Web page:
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 Elementary Math Fractions, Percentages, Word Problems, Equations, Inequations, Factorization, Expansion

 October 6th, 2019, 09:26 AM #1 Senior Member   Joined: Dec 2015 From: somewhere Posts: 734 Thanks: 98 Fast derivation of am-gm let $\displaystyle s_n = \sum x_i /n$ and $\displaystyle g_n =\sqrt[n]{\prod x_i }$. set $\displaystyle f(x)=s_n /g_n =s_n / (e^{1/n \ln(s_n )} )$. $\displaystyle f(x) \equiv y/\sqrt[n]{e^{ln(y)}}\geq y/e^{ln(y)}\geq 1$. $\displaystyle f(x)>1 \Rightarrow s_n \geq g_n$. October 6th, 2019, 10:27 AM #2 Senior Member   Joined: Jun 2019 From: USA Posts: 310 Thanks: 162 I mean, I've known since at least middle school that a square has more area than a rectangle with the same perimeter. That's enough to convince me that the arithmetic mean is going to be more than the geometric mean. Now... Was anyone going to tell me that $\displaystyle \sqrt[n]{\prod x_i}=e^{1/n \ln(\sum x_i/n )}$, or did I have to learn that in a post about which mean is bigger? Exactly how much did I miss out on by not learning maths on slide rules? Last edited by DarnItJimImAnEngineer; October 6th, 2019 at 10:37 AM. October 6th, 2019, 11:12 AM #3 Senior Member   Joined: Jun 2019 From: USA Posts: 310 Thanks: 162 OK, your equation doesn't hold. $\displaystyle ln \left( x_1 x_2 \right)^{1/2} = \frac{1}{2} \left( ln(x_1) + ln(x_2) \right)$ This doesn't generalise to a log of the sums. If you need further proof the arithmetic and geometric means are independent: $\displaystyle \vec{x} = (5,5), s = \frac{5+5}{2}=5, g=\sqrt{5\cdot5} = 5$ $\displaystyle \vec{x} = (3,7), s = \frac{3+7}{2}=5, g=\sqrt{3\cdot7} \approx 4.58$ Last edited by DarnItJimImAnEngineer; October 6th, 2019 at 11:14 AM. October 6th, 2019, 02:53 PM #4 Senior Member   Joined: Mar 2015 From: Universe 2.71828i3.14159 Posts: 132 Thanks: 49 Math Focus: Area of Circle Is this topic about prooving $AM \ge GM$? If it is, there is a much simpler way of doing it. Thanks from idontknow October 6th, 2019, 11:32 PM   #5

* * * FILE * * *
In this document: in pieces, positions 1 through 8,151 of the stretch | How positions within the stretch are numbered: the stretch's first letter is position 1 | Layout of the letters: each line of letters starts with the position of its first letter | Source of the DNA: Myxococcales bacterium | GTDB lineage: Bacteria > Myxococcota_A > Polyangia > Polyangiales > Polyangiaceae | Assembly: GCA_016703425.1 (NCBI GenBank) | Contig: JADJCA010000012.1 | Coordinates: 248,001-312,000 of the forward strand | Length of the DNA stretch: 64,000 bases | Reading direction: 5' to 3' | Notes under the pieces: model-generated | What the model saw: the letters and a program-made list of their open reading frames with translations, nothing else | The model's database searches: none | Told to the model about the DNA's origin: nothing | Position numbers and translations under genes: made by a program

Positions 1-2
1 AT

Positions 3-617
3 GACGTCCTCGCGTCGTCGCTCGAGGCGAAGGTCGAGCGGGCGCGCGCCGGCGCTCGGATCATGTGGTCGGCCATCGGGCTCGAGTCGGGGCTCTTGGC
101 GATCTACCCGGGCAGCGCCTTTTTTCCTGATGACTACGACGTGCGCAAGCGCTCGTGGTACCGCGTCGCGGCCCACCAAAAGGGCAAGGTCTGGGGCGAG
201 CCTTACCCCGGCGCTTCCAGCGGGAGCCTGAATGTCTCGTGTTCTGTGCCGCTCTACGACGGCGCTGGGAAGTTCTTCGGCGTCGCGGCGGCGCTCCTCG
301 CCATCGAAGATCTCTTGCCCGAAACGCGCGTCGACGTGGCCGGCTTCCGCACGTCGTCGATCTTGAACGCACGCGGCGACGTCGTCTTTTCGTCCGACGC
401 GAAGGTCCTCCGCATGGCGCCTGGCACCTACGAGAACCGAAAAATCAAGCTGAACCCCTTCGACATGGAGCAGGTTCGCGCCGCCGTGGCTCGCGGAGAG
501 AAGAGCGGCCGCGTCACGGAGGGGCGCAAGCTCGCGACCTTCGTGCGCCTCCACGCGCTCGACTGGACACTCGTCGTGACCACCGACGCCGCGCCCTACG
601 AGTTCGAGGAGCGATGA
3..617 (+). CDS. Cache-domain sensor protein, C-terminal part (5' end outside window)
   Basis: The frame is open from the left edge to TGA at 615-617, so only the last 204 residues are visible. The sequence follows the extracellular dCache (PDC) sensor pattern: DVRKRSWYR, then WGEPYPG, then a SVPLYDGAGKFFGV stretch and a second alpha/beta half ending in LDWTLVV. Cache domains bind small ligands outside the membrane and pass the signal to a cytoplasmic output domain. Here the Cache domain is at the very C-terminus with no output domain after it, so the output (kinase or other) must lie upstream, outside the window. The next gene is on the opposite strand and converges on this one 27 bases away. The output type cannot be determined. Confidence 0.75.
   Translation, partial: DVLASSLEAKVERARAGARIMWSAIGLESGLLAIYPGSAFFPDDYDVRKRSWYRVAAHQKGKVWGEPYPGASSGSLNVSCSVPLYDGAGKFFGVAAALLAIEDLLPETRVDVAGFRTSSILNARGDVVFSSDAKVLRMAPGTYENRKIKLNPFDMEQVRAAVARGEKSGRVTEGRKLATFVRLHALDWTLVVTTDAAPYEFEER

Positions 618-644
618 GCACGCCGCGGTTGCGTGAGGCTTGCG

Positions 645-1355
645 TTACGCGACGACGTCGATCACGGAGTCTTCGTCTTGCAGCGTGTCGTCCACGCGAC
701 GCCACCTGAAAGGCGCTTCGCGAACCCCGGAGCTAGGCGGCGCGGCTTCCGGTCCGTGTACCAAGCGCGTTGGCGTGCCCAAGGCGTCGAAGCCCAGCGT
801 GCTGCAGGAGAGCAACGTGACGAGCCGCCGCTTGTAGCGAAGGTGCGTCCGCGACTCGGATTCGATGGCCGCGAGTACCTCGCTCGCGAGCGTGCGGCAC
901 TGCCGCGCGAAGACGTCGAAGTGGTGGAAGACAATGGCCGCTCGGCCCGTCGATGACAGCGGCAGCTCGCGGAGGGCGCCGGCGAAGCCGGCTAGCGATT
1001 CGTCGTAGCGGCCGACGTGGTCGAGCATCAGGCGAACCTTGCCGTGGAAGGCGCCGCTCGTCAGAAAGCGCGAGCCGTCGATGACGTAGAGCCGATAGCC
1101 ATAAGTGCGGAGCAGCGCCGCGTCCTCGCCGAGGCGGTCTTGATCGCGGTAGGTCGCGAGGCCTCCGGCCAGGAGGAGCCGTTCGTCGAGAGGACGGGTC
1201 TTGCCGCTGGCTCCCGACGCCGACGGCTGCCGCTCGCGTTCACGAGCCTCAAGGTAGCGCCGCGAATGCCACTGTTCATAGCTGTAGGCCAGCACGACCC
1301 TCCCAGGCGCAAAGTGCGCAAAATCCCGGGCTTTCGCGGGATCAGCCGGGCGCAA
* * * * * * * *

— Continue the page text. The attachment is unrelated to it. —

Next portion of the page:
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Quote:
 Originally Posted by tahirimanov19 Is this topic about prooving $AM \ge GM$? If it is, there is a much simpler way of doing it.
Yes. The hint is to apply $\displaystyle \frac{y}{y^{1/n}}\geq \frac{y}{y}\geq 1$ , where $\displaystyle y=s_n$ .

second method is starting from $\displaystyle (x+y)^{2} \geq 0$ or $\displaystyle \frac{x+y}{2}\geq \sqrt{xy}$ , etc.

Last edited by idontknow; October 6th, 2019 at 11:40 PM. October 7th, 2019, 06:28 AM   #6
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Math Focus: Area of Circle
Quote:
 Originally Posted by idontknow Yes. The hint is to apply $\displaystyle \frac{y}{y^{1/n}}\geq \frac{y}{y}\geq 1$ , where $\displaystyle y=s_n$ . second method is starting from $\displaystyle (x+y)^{2} \geq 0$ or $\displaystyle \frac{x+y}{2}\geq \sqrt{xy}$ , etc.
OK. Then prove

$$\dfrac{a_1+a_2+...a_n}{n} \ge (a_1a_2...a_n)^{1/n}$$

using the second method. Tags amgm, derivation, fast Thread Tools Show Printable Version Email this Page Display Modes Linear Mode Switch to Hybrid Mode Switch to Threaded Mode Similar Threads Thread Thread Starter Forum Replies Last Post Pumaftw Elementary Math 2 October 27th, 2015 07:09 AM ahmed hussein New Users 0 April 27th, 2014 10:52 PM Solarmew Applied Math 8 April 27th, 2012 01:08 PM eric3353 Advanced Statistics 0 August 19th, 2008 03:46 PM

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